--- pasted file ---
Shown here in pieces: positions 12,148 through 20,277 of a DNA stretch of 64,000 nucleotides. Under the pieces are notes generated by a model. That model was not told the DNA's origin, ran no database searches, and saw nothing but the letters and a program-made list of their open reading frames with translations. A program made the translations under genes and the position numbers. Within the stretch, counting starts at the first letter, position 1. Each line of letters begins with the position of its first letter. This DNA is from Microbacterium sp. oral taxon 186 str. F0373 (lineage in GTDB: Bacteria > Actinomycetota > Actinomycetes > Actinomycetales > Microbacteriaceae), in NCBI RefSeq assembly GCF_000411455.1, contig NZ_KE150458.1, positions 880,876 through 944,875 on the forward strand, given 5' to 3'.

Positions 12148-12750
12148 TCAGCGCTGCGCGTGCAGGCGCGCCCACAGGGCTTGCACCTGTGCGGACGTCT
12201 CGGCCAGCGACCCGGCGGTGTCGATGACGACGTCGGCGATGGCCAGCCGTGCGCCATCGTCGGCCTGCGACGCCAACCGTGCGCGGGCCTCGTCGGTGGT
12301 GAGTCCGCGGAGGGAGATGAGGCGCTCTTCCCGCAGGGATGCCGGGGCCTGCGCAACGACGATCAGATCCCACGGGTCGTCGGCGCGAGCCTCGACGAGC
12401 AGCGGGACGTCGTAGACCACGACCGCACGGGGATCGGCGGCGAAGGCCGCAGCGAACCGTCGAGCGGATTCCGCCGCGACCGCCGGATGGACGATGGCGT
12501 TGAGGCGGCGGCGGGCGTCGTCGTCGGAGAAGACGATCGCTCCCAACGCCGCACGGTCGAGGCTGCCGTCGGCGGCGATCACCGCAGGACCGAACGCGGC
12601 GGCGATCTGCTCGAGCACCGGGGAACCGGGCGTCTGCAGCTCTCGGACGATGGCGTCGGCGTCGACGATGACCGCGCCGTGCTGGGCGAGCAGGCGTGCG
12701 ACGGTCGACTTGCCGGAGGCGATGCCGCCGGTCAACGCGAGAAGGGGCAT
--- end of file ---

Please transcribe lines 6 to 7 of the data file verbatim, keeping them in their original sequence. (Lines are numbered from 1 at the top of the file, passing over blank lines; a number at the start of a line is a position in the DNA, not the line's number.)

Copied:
12401 AGCGGGACGTCGTAGACCACGACCGCACGGGGATCGGCGGCGAAGGCCGCAGCGAACCGTCGAGCGGATTCCGCCGCGACCGCCGGATGGACGATGGCGT
12501 TGAGGCGGCGGCGGGCGTCGTCGTCGGAGAAGACGATCGCTCCCAACGCCGCACGGTCGAGGCTGCCGTCGGCGGCGATCACCGCAGGACCGAACGCGGC